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  • Shaping Belief
  • John L. Bell (bio)
Christian Congregational Music: Performance, Identity and Experience. Monique Ingalls, Carolyn Landau, and Tom Wagner, eds. Ashgate Publishing. 288pages; hardcover, £54.00.

Since the Reformation, the history of the Western Church has been peppered with dissent and schism, sometimes on matters of gravitas such as the role of the episcopate; sometimes concerning major social issues like slavery. Occasionally the cause of dissent has been of relatively ephemeral import, such as whether the chalice should be raised or kept on the table during the eucharist.

In recent decades the hot issue for many denominations has been less to do with theology and more to do with aesthetics, namely what kinds of music are preferable for liturgical use. Churches, which have espoused the faux supremacy of personal choice in all things, have found internal squabbles emerging, especially when the denominational hymnal has been replaced by a digital projection screen, which, depending on its size, may require worshippers to sing the first subordinate phrases of a text without knowing the substance of the principal clause.

It is therefore timely that a volume of essays should be devoted to the relatively neglected liturgical issue of congregational song. These are the edited editions of papers presented at a symposium held in the autumn of 2011 in Cuddesdon College, Oxford. But is this compendium a smorgasbord or a Pandora’s box of singing in church?

Diversity is a key word in describing the material. In style it ranges from personal apologias for specific genres of congregational song to objective reflection on liturgical and musicological phenomena. In research it varies from a control group of one to a survey of 40 congregants in the same church. In subject matter, it ranges through contemporary Gospel music; sung sensuality among 18th century Moravians; the fascination of Mennonites with a doxology in their 1969 hymnal; Roman Catholic post Vatican II music in Hungary, and the category of song called Praise and Worship which has often wrongly been identified as the source of arguments regarding the aesthetics of corporate spirituality, otherwise known as ‘worship wars.’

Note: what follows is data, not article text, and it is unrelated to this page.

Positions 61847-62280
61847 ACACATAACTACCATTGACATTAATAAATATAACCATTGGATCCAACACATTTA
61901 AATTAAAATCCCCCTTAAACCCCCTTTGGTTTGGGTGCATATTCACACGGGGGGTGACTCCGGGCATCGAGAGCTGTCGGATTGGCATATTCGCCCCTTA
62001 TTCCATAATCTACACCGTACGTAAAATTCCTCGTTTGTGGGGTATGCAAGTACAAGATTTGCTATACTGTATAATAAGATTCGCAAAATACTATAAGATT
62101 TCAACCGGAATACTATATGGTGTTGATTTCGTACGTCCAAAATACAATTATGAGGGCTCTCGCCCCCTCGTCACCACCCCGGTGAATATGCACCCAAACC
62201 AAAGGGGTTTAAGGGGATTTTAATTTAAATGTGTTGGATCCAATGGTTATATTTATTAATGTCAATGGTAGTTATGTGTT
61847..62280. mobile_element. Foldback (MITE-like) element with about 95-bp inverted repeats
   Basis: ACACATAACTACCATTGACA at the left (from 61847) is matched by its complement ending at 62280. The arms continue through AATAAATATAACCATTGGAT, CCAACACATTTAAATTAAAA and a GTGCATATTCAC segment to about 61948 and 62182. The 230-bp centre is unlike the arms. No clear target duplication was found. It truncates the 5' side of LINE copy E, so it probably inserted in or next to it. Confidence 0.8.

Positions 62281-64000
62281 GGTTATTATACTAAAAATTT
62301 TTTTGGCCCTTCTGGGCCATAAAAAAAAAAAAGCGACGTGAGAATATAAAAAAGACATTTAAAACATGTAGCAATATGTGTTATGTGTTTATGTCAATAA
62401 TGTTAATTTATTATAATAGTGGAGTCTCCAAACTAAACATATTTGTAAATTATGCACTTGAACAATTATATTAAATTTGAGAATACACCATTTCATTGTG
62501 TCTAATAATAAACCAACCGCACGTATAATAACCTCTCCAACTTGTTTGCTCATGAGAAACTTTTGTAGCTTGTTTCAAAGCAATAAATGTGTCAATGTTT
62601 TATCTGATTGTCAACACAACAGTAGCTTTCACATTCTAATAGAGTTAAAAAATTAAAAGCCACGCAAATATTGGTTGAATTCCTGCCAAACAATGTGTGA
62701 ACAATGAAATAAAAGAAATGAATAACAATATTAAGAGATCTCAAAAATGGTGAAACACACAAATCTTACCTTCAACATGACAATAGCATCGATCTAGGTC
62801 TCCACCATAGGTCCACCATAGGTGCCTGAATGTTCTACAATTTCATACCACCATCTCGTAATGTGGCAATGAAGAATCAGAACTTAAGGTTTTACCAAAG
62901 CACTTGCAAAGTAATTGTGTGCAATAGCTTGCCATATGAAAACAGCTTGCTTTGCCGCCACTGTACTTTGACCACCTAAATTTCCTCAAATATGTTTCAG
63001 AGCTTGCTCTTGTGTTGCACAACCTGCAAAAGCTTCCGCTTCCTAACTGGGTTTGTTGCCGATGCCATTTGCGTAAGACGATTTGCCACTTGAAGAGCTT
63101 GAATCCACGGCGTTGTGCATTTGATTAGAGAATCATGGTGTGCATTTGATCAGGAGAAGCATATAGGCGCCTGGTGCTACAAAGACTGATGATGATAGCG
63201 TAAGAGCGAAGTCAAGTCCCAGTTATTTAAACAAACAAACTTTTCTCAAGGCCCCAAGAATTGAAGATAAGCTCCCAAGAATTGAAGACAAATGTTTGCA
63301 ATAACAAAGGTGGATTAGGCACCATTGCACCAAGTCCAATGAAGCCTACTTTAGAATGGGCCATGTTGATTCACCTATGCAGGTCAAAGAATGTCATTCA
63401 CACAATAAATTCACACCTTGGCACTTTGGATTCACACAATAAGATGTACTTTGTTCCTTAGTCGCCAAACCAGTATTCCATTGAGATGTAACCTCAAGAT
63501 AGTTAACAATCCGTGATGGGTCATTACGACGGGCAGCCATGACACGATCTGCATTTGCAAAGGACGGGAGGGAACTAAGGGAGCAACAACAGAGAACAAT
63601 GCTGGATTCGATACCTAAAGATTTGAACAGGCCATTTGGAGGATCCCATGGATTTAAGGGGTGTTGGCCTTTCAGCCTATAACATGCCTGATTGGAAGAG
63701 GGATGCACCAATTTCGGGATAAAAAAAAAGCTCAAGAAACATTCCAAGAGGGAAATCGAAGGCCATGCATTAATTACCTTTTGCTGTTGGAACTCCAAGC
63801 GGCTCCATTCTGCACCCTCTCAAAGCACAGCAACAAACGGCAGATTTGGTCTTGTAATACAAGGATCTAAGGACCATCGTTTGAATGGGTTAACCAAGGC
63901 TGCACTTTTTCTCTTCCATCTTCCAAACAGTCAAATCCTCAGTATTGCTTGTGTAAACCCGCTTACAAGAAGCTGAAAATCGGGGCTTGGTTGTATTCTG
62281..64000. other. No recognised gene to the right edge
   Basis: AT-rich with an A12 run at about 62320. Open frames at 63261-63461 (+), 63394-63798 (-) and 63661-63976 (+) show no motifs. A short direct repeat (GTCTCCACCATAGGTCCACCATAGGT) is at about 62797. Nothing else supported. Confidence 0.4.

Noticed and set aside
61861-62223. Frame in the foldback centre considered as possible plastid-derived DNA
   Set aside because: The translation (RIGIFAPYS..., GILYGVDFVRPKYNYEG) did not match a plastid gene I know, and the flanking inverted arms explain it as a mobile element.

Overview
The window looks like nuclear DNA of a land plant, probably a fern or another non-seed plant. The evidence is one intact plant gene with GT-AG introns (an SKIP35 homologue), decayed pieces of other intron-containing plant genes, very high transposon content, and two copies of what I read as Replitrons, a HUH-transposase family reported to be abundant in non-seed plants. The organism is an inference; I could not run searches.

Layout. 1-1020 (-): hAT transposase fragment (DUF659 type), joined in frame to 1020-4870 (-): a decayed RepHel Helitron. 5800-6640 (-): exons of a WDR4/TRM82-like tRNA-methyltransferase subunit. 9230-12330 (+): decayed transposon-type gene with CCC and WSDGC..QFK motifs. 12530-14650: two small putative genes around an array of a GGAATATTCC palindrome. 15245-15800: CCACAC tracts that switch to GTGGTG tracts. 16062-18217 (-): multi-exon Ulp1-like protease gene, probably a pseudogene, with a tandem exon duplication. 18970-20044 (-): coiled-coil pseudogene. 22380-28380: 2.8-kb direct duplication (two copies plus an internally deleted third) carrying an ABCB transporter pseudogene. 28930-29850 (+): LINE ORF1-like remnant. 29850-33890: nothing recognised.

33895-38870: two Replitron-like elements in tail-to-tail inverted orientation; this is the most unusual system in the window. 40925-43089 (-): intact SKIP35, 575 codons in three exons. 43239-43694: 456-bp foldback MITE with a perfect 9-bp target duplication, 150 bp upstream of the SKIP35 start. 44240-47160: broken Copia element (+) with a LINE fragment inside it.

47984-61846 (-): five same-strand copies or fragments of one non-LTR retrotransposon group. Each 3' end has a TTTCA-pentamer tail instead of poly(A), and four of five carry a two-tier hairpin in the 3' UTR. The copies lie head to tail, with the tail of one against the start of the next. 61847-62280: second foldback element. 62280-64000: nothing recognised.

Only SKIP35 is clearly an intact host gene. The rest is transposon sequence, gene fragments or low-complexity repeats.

Sometimes one wishes that an author was less subjective in the appraisal of a favoured musical genre; sometimes one wishes that the author showed as much ability in original thought as he or she has in extravagantly citing other publications. But perhaps this inconsistency in style or scholarly depth is a good thing; for where the musical devotee brings passion, the academic offers more measured analysis.

There are some very good essays, principal among them that by Kinga Povedak which benefited from two research grants enabling the author, who lives in Eastern Europe, to chart the astounding ambiguity with which the Roman Catholic church dealt with the new music permitted in the wake of Vatican II. For purists, for whom nothing dared displace Gregorian Chant, the contemporary songs were anathema. But for young people who were forbidden to indulge in popular music from the West, this genre was an emblem of resistance to the repressive political machine. Equally important, Povedak offers an objective critique of western styles which actually encourages traditionalists to be tolerant of the ‘new.’ She conjectures that when Gregorian Chant was being developed there must have been bad apples among the early oeuvres which have long since been lost to view.

Martin Stinger’s contribution, “Worship, Transcendence and Danger,” is an equally stunning piece in its recognition of how what is called “wallpaper” or “lobby music” takes the listener no further than the room in which it is being played. It creates a background noise which does not disrupt the flow of thought in the individual reading a newspaper while waiting for a friend. The clear implication is that music intended for worship, irrespective of genre, should point beyond itself, take us into the realms of mystery and even danger. Stinger testifies to personal experiences of holy discomfort and blessing which were equally vivid when hearing in liturgy the organ works of Messiaen and the skilled improvisation of a jazz musician.

Despite the dissimilarities in the chapters, there are two leitmotifs deserving of mention. The first has to do with the degree to...


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